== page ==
List of positions closed to expatriates under Decree No. 40 of 2012
1. Personnel Director (Direktur Personalia), 2. Industrial Relations Manager (Manajer Hubungan Industrial), 3. Human Resources Manager (Manajer Personalia), 4. Personnel Development Supervisor (Supervisor Pengembangan Personalia), 5. Personnel Recruitment Supervisor (Supervisor Perekrutan Personalia), 6. Personnel Placement Supervisor (Supervisor Penempatan Personalia), 7. Employee Career Development Supervisor (Supervisor Pembinaan Karir Pegawai), 8. Human Resources Administrator (Penata Usaha Personalia), 9. Chief Executive Officer (Kepala Eksekutif Kantor), 10. Personnel and Career Specialist (Ahli Pengembangan Personalia dan Karir), 11. Personnel Specialist (Spesialis Personalia), 12. Career Advisor (Penasehat Karir), 13. Job Advisor (Penasehat Tenaga Kerja), 14. Job Advisor and Counseling (Pembimbing dan Konseling Jabatan), 15. Employee Mediator (Perantara Tenaga Kerja), 16. Job Training Administrator (Pengadmiinistrasi Pelatihan Pegawai), 17. Job Interviewer (Pewawancara Pegawai), 18. Job Analyst (Analis jabatan), 19. Occupational Safety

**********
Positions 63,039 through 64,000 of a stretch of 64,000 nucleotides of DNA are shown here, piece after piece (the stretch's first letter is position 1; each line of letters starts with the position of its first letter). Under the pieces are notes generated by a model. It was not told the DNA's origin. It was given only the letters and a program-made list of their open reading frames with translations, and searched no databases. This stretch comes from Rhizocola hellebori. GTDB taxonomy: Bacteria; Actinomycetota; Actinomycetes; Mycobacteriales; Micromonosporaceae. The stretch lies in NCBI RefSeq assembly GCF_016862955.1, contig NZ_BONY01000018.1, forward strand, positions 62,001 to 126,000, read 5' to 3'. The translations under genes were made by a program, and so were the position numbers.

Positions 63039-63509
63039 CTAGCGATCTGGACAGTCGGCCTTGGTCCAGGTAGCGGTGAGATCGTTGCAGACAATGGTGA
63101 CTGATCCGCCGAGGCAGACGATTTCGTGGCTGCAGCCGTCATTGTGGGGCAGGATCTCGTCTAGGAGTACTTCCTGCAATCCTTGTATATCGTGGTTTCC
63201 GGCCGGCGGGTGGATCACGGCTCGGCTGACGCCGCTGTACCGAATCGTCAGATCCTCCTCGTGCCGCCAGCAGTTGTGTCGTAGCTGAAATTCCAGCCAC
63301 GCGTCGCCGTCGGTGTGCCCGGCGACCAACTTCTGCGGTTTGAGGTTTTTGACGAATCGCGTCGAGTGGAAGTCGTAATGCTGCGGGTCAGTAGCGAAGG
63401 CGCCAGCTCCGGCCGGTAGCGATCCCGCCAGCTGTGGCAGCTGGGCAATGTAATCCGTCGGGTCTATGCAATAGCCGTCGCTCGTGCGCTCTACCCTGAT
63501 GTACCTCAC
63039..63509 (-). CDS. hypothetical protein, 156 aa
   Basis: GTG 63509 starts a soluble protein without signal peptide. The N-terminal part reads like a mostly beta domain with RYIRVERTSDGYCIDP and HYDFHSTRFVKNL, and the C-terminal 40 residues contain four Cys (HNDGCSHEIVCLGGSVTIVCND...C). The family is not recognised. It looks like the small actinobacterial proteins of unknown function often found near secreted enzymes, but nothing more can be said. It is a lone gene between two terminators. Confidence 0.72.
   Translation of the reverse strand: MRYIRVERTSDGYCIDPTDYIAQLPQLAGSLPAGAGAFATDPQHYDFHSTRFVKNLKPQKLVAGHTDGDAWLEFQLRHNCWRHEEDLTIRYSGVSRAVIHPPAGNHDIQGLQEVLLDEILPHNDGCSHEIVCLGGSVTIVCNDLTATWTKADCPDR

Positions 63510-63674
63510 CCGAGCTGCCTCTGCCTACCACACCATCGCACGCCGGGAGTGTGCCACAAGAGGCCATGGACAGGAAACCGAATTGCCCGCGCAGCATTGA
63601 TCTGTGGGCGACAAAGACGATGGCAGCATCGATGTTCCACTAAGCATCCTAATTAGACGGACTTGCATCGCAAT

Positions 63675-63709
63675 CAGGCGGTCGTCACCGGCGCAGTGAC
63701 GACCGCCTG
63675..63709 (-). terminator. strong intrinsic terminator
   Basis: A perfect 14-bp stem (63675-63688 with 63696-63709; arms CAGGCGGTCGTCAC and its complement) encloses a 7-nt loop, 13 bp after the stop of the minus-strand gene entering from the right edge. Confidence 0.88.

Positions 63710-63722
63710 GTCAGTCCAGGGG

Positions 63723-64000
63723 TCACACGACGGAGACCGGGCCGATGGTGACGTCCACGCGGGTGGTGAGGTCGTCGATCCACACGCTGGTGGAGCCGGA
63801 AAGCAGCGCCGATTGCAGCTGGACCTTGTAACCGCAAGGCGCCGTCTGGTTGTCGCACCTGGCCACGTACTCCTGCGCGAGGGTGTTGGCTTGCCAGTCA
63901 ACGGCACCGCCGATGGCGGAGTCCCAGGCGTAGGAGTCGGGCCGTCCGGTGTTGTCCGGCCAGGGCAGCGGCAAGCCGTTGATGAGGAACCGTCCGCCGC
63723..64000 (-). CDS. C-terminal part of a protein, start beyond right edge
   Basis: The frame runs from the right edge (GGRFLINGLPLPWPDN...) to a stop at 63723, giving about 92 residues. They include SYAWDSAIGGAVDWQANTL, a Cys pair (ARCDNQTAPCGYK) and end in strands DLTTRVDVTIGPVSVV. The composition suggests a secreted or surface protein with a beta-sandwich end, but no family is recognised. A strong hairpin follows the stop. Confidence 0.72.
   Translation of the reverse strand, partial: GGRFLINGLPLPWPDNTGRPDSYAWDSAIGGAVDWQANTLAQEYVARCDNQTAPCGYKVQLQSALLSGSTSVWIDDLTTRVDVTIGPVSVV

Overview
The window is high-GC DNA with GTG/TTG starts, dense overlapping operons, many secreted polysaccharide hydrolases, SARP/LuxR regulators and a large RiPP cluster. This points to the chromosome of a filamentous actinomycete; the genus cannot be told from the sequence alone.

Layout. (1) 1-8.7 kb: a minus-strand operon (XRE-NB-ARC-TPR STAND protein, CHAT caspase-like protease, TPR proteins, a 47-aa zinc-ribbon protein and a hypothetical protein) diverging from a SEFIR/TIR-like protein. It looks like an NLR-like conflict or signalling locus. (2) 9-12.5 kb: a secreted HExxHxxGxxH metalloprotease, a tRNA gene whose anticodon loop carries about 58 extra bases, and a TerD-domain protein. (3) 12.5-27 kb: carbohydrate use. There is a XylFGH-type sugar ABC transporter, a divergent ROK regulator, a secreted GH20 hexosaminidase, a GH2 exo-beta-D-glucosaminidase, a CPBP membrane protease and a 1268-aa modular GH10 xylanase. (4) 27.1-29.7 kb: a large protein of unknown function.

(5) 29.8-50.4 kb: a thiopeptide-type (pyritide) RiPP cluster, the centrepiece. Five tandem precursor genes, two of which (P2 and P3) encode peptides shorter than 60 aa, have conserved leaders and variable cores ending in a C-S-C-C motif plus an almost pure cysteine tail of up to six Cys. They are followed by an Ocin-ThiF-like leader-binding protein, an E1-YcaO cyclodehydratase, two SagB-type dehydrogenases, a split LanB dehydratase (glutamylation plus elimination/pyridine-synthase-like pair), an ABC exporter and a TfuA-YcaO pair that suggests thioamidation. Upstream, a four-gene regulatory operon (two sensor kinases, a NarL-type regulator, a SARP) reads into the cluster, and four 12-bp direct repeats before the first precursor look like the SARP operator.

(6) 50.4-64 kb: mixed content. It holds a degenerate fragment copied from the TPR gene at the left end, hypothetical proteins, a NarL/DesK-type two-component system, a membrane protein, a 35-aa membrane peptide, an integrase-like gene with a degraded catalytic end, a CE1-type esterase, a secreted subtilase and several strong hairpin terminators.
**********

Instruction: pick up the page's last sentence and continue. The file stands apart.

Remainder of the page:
Specialist (Penyelenggara Keselamatan).
AHP Client Alert is a publication of Assegaf Hamzah & Partners. It brings an overview of selected Indonesian laws and regulations to the attention of clients but is not intended to be viewed or relied upon as legal advice. Clients should seek advice of qualified Indonesian legal practitioners with respect to the precise effect of the laws and regulations referred to in AHP Client Alert. Whilst care has been taken in the preparation of AHP Client Alert, no warranty is given as to the accuracy of the information it contains and no liability is accepted for any statement, opinion, error or omission.